Authority lists

Robin Leech releech at TELUSPLANET.NET
Tue Feb 5 09:49:41 CST 2002

Hi Gail and Others,

Well, the entomologists may not be as organized as the botanists, but the
spider and arachnid people sure are, perhaps even more so, thanks to the
hurculean efforts of such people as Norman Platnick at the AMNH.

Gail suggests, "You cannot assume that someone describes only one type of
organism...".  This is an older problem.  That is, way back, some such as
ego-wrapped Embrik Strand published on everything from soup to nuts, but
authors today stick fairly close to home.  Strand, by the way, organized,
paid for, and contributed to, his own Festschrift!

As you point out in your nest-to-last sentence regarding relatives working
in a single family of flies, avoid confusion by using initials, and, if this
is not adequate, use first names.  You are not stuck if you have Thomas
Peter Jones, Jr, because 'Sr' and 'Jr" will distinguish them.  In the US, I
believe there are Thomas Peter Jones I, Thomas Peter Jones II, etc.  Here I
will say, "Do whatever you have to do!"

So, if you want to label AGABUS VANCOUVERENSIS H.B.Leech, and CALLOBIUS
HYONASUS R.E.Leech, be my guest, but, I do not think it necessary.

Robin Leech

----- Original Message -----
From: "Gail E. Kampmeier" <gkamp at UIUC.EDU>
Sent: Tuesday, February 05, 2002 8:56 AM
Subject: Re: Authority lists

> As someone working with databases and bemoaning the fact that the
> entomologists are not as organized as the botanists with regards to
> authority lists, I would beg to differ with Robin.  You cannot assume that
> someone describes only one type of organism and ferreting out differences
> between one person and another when names are represented in several
> different ways (not including misspellings!) is a royal pain.  I know that
> we have several active people listed multiple times in our database
> names may appear with or without first names, with one initial or two, or
> even worse, abbreviated (with no Brummitt & Powell for us to turn to).
> to this that there may be two people with the same family name, with no
> distinguishing initials, and you have the distinct possibility that things
> may be wrongly attributed and it would take an historian to ferret out the
> truth (something we will eventually have to do).  Even initials don't
> always guarantee distinction between two people with identical initials
> family names but different first names (yes, I remember seeing an example
> of this, even working with a single family of flies).  So please eliminate
> confusion where possible.
> Thanks!
> Gail
> >To one and all,
> >
> >I believe it becomes a problem only when people of the same last name
> >in the same group or related groups of organisms.  For example, in
> >there are C. Koch and C.L. Koch, and there are also O. Pickard-Cambridge
> >F.O. Pickard-Cambridge.  The Kochs were related to each other, and the
> >Pickard-Cambridges were related to each other.  All of these men worked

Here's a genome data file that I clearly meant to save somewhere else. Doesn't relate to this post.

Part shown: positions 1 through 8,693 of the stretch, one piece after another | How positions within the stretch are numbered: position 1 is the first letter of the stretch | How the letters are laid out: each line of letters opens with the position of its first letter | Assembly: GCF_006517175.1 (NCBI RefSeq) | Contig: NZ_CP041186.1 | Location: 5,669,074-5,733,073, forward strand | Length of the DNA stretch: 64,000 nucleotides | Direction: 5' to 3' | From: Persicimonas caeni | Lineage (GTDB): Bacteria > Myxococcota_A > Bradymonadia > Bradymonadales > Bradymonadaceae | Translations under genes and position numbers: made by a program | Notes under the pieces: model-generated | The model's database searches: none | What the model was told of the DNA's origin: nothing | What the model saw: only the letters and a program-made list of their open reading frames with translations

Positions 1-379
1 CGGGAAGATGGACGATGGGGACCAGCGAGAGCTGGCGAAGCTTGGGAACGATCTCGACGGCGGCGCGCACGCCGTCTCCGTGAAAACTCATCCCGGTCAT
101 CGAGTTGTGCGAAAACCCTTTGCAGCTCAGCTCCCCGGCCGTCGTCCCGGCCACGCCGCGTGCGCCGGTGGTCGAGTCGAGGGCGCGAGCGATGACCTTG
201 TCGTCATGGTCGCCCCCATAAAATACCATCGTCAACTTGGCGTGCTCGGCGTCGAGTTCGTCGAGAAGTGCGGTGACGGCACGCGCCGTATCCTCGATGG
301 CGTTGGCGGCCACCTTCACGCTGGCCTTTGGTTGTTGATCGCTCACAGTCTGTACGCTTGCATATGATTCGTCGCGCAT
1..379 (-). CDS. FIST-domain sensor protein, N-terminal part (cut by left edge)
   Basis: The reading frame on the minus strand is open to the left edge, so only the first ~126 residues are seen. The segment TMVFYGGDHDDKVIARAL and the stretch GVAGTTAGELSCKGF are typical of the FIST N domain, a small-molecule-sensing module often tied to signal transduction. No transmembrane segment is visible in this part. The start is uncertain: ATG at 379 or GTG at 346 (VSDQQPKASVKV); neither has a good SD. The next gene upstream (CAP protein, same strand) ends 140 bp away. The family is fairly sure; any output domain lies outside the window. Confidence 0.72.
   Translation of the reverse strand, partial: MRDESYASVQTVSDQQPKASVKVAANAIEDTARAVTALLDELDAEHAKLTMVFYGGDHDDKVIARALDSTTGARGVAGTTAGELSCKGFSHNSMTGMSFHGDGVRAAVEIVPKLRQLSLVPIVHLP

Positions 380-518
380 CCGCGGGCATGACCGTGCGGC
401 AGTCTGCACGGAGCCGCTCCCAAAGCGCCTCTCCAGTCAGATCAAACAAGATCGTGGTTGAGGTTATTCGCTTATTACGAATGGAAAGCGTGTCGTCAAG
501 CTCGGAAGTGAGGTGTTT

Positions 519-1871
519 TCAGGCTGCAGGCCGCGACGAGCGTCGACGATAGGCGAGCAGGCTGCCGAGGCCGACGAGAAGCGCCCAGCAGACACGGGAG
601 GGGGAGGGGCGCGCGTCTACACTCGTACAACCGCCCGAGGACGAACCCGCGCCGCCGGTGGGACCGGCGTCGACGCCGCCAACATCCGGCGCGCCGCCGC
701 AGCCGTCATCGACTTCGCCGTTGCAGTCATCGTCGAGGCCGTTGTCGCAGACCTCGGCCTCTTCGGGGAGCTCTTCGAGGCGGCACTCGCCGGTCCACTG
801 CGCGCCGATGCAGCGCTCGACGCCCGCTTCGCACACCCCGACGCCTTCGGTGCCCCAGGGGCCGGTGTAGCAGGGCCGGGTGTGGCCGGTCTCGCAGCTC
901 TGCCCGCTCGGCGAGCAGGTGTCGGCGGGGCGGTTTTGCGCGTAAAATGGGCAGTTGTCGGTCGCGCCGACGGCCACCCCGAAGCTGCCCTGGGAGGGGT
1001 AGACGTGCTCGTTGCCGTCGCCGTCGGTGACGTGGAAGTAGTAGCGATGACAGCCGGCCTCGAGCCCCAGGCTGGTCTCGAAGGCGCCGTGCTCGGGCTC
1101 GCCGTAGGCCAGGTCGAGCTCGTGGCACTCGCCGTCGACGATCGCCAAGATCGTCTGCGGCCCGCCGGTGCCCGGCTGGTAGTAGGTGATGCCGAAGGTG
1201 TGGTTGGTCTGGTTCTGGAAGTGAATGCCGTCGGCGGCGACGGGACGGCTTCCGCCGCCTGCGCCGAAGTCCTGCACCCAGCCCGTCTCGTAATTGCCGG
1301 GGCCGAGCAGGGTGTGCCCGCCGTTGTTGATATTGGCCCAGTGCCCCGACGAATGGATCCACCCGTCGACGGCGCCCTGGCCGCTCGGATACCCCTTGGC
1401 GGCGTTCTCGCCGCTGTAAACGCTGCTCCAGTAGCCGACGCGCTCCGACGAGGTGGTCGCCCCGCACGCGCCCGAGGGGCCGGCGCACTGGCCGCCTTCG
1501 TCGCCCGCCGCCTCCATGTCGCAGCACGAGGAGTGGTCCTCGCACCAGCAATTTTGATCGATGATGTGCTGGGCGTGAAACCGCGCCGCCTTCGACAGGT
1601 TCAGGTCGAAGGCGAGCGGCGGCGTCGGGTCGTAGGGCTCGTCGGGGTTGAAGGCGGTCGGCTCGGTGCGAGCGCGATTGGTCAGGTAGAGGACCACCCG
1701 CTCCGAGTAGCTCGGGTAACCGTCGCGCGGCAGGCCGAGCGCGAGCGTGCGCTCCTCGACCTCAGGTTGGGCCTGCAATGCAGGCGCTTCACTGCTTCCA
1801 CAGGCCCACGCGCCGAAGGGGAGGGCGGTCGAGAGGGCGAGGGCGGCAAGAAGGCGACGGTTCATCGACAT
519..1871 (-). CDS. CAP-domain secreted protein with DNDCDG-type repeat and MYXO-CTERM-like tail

> >spiders, and described new species.  There is an A.W. Pickard-Cambridge,
> >as near as I can figure out, he did not describe any new species.
> >
> >Closer to home, my father, Hugh B. Leech, described many new water beetle
> >species.  I work on spiders and have described about 50 new species.  To
> >best of my knowledge, no one puts Xus yus H..B. Leech or Rus qus R.E.
> >Our last names only are used.
> >
> >If you are intimately familiar with the literature in the dictyostelid
> >cellular slime molds, you will know already whether or not there is
> >person with your last name.  I judge from your question that there is
> >and that you are checking further afield.
> >
> >In sum, if there is someone with your last name who has published, or is
> >publishing, on new species in your field of study, then yes, use
> >If not, do not.
> >
> >Another related issue is the use of just the first letter of your last
> >The only person, especially with the initial 'L', who is given this
> >privilege is Linnaeus.
> >
> >Robin Leech
> >
> >----- Original Message -----
> >From: "John Landolt" <jlandolt at SHEPHERD.EDU>
> >Sent: Tuesday, February 05, 2002 5:12 AM
> >Subject: Authority lists
> >
> >
> >> Taxacom List Members:
> >>
> >>         I am a co-author of a paper which will include formal
> >> descriptions of several proposed new species.  If accepted, my name
> >> will be included in the authority for each species binomial.  As I
> >> understand it, if no other person with my last name has previously
> >> described a new species, just my last name can be used now.  If any
> >> other "Landolt" has previously been listed as any binomial's
> >> authority, we must now include initials of my first and second name.
> >> The new species in question are dictyostelid cellular slime molds and
> >> traditionally, papers on slime mold taxonomy are submitted to
> >> botanical or mycological journals.
> >>
> >>         Is there an easy way for me to discover if the name, Landolt,
> >> has previously been included in an authority reference?
> >>
> >>         Thanks in advance for any advice.  I suppose any replies
> >> should be directed to me rather than to the entire list.
> >>
> >> Cheers,
> >>
> >> John
> >> --
> >> John C. Landolt
> >> Department of Biology
> >> Shepherd College
> >> Shepherdstown, WV 25443 U.S.A.
> >> jlandolt at
> =======
> Gail E. Kampmeier, Research Entomologist, Illinois Natural History Survey,
> Box 5 NSRC, MC-637, 1101 W. Peabody, Urbana, IL 61801 USA
> ph. 217-333-2824; fax 217-333-6784; email: gkamp at
> See therevid webMandala at
> =======

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